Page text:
“You are anxious and troubled about many things, but only one thing is necessary.”
We recognize Jesus’ response to the busy Martha in these words (Luke 10:41-42), but can we see ourselves in them as well? Do we focus on the one thing necessary or do we get caught up in the daily grind? We spend so much effort on our daily tasks, sacrifice to make time for exercise and maintain our health, and seek help through counseling and career preparation and advancement. How much time do we devote to our souls and the cultivation of the interior life? St. Ignatius pointed out that the spirit needs exercise, even more than the body, for when the body passes away we will be judged by the state of our soul.
Therefore, with the arrival of summer, and some additional free time, it’s an opportune moment to take spiritual stock and to make some new resolutions! A recent reprint of a spiritual classic can help, providing some guidelines for a reboot of our spiritual life. Sophia Institute Press has recently reprinted a classic in Fr. Basil Maturin’s Spiritual Guidelines for Souls Seeking God (2016). The book offers a poignant spiritual vision, delivered by a remarkable man.
The author was an Irish born priest of the Protestant Church of Ireland, sent to the United States to serve Irish immigrants. He converted to Catholicism in Philadelphia and after being ordained a priest was later sent to serve as the Catholic chaplain of Oxford. He returned to the United States in 1915 to conduct a series of talks and booked his return passage to Europe on the RMS Lusitania. This fateful boat did not reach the shores of Europe, struck by a German submarine, and Fr. Maturin died heroically attempting to rescue others.
What strikes me most about Fr Maturin’s book comes from his emphasis on relating to God. We strengthen our spiritual life and engage in exercises of the spirit not for an abstract reality, but to enter more deeply into the love of God. The priest tells us that “we must endeavor to keep near to God, to learn to know Him better, to understand the tokens of His will and the method of His dealings with us; in a word to get on terms of loving and reverent friendship with Him” (57). All of Fr. Maturin’s guidelines come down to growing in our ability to grow in friendship with God.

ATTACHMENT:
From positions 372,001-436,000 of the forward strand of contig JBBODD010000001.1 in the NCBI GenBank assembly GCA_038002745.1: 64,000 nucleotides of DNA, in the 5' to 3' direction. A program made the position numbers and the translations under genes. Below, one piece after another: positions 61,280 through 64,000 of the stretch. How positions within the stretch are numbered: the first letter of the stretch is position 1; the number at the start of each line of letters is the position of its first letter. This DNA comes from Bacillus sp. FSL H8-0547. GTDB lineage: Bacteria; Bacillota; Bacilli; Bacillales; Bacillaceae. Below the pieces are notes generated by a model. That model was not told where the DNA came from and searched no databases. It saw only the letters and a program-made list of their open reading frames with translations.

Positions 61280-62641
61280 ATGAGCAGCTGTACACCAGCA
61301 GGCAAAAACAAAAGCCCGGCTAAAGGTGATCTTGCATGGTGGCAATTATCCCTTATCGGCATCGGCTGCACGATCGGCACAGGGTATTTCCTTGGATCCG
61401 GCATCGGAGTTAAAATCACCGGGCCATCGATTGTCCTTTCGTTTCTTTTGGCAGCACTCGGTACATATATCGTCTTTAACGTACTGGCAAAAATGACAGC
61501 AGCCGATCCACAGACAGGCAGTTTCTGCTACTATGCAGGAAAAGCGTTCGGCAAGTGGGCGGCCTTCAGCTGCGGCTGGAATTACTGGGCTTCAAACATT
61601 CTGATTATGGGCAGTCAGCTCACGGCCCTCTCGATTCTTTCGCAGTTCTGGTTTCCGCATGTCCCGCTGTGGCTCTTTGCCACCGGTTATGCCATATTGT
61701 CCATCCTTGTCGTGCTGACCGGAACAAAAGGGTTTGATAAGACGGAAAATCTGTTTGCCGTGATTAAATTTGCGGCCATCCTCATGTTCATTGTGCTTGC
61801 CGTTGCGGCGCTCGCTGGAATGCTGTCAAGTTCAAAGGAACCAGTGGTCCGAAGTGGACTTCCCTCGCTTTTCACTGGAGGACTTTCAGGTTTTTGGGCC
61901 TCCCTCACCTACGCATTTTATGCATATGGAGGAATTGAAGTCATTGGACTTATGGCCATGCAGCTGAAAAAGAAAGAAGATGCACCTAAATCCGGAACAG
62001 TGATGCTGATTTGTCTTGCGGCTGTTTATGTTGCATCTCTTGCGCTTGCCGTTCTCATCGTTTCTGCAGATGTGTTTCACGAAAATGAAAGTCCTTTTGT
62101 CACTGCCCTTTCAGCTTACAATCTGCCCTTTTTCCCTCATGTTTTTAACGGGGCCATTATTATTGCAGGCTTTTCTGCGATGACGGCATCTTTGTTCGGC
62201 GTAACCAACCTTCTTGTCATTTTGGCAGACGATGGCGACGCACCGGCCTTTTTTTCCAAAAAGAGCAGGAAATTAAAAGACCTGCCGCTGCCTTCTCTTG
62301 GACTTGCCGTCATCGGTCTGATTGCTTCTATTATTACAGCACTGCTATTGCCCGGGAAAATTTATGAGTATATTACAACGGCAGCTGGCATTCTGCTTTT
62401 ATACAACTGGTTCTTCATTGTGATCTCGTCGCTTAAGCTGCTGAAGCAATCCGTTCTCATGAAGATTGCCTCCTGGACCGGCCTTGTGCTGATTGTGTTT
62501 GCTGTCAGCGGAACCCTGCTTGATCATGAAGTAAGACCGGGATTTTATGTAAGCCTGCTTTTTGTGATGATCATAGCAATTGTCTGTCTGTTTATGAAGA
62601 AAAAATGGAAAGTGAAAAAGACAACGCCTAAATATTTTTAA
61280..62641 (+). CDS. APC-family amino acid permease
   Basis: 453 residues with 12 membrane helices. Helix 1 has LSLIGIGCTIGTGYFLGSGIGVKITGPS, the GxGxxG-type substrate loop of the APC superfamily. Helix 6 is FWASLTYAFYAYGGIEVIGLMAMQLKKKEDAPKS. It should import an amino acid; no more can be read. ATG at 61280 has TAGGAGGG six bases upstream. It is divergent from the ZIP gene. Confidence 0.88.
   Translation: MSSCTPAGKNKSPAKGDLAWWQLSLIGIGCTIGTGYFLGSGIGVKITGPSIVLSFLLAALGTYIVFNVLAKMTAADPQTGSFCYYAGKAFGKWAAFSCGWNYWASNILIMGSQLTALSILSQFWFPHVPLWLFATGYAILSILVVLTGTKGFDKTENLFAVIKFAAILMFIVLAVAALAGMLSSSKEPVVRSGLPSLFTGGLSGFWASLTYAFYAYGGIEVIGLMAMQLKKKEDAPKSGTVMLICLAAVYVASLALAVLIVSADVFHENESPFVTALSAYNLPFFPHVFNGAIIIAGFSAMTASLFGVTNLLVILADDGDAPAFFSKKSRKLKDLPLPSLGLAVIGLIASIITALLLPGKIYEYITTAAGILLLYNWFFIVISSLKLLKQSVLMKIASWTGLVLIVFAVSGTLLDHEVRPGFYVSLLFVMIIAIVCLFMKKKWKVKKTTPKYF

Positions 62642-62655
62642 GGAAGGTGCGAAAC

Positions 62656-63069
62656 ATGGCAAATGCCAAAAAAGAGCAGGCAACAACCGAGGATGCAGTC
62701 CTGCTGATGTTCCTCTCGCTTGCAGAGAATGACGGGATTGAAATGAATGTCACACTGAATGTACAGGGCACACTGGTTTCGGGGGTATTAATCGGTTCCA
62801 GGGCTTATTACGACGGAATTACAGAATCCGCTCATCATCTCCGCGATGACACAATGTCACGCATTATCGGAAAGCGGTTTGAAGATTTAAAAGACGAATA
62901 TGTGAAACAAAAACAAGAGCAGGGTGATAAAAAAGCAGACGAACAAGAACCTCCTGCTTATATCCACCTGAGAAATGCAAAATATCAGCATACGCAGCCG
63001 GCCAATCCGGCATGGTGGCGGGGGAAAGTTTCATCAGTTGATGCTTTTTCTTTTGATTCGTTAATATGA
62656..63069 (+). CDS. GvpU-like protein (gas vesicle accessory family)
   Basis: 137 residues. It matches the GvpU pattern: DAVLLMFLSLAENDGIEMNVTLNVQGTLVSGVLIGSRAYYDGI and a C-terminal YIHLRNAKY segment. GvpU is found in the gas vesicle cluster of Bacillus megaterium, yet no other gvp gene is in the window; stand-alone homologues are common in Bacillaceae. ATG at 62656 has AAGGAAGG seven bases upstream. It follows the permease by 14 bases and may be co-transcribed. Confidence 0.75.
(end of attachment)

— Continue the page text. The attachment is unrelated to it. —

In order to love God more, we have to grow in a life of virtue and remove any obstacles that stand in the way. Therefore, Fr. Maturin speaks much of penance and mortification, because we have to begin moving “the long clogged wheels and rusted springs of the spiritual life . . . through penitent contrition . . . the mother of all virtues” (16). Only by preserving through challenges do we come to “a love that has been tested in every conceivable way. . . . Habits are being formed here under the pressure of temptation and difficulty that unfold in perfect form and beauty when that soul has developed these habits passes into its heavenly home” (44).
Fr. Maturin focuses on this goal, of reaching our true home, and laments that so often we forget where we are going! “There is nothing sadder to see,” he says, “than an aimless life” (33). The spiritual guidelines he offers should help us to focus on the one thing necessary, teaching us how to abide in Christ and to persevere until the end. He describes how we can grow in our intimacy with Christ over the course of life as all of our efforts and the graces of God blossom in eternal happiness: “He who longs and strives to be good has already created a bond of sympathy with Christ, has returned, indeed, a long way toward Him. As one after another of these barriers that we have set up in ourselves are removed, light and love come streaming in, and the bonds of that mystical friendship become woven, to grow stronger through eternity” (95-96).